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Sue Harris

). Sixteenth-century literature may seem an unusual place to start an analysis of the work of a contemporary French film director, but the parallels that we can detect between the aesthetic choices and resulting discourses of the two artists are helpful when seeking to categorise the content and structure of their work. As Sue Vice points out: ‘Bahktin reveals that Rabelais has been misunderstood, his grotesque images misread as simple

in Bertrand Blier
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We need to talk about Julien
Ben McCann

  1 Introduction: we need to talk about Julien When the French cinema dies, it might do worse than find his [Duvivier’s] name written across its retina. (Alistair Cooke 1971: 125) No one speaks of Julien Duvivier without apologising. (Dudley Andrew 1997: 283) Once upon a time, Julien Duvivier (1896–​ 1967) was considered one of the world’s great film directors. He was beloved by Orson Welles, Rouben Mamoulian, Frank Capra, and John Ford, while Ingmar Bergman once admitted that, of all the careers that he would have liked to have had, it would be Duvivier’s. The

in Julien Duvivier
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Linnie Blake

audiences, allows for a powerful and potentially cathartic engagement with otherwise unrepresentable aspects of the German past. And that Buttgereit’s films should have been subject to the most radical acts of state censorship in Germany since the Second World War bespeaks not only of the ongoing trauma of Germany’s prematurely bound and hence unhealed historical wounds but of the cultural significance of this little-known cult film director. He finds a place in this study of predominantly mainstream horror cinema not only because the distinction, in Germany of this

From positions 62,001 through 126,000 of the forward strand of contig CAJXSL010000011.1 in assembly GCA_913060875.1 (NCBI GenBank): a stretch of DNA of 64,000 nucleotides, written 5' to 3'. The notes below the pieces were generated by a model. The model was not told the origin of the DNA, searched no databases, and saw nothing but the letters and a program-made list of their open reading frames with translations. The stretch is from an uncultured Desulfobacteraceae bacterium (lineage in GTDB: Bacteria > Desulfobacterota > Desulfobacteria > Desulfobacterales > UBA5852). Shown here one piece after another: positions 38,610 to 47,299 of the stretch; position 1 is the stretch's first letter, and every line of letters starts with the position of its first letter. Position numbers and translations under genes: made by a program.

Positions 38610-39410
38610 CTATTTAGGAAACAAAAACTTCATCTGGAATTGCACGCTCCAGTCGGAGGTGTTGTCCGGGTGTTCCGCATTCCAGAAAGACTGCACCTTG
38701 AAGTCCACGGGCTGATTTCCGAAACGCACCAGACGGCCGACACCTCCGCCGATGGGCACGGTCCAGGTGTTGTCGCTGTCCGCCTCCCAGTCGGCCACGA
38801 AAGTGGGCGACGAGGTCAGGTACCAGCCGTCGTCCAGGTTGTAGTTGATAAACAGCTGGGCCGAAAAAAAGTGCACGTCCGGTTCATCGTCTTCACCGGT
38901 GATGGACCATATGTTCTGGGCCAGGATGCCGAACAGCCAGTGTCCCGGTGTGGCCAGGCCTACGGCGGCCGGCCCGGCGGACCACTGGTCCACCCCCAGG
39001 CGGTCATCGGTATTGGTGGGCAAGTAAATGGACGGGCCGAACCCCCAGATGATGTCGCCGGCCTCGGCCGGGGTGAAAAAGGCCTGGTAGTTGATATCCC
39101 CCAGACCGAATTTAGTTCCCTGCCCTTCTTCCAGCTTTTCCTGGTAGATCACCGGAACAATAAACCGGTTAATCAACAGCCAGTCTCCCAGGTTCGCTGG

in The wounds of nations
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‘The past is the mirror’
Alexandra Parsons

political response to a life lived in a country that had remained homophobic and inhospitable through every period of his life. As a famous film director, he had a platform and an audience. By naming the realities of one queer life in many ways, from different angles, he added his voice to those which had previously been silenced. The ways he shares his life are often confrontational, engaging with contentious and perhaps challenging areas of queer experience. Brophy comments on the ‘shifting dynamics of mourning and memory, blend[ed] […] with a good deal of polemic’ in

in Luminous presence
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Véronique Machelidon and Patrick Saveau

the local, represented by the substandard lifestyles of the cité (housing project) and the culturally impoverished banlieue, to embrace richly diverse spaces, stories and cultures that pertain to the national and transnational. Cinematic production nowadays is tightly linked in different ways to the television industry. As television channels regularly contribute to the funding of full-length feature films and therefore facilitate the shooting of works by relatively unknown or inexperienced film directors, post-beur authors seek broader audiences for their ideas by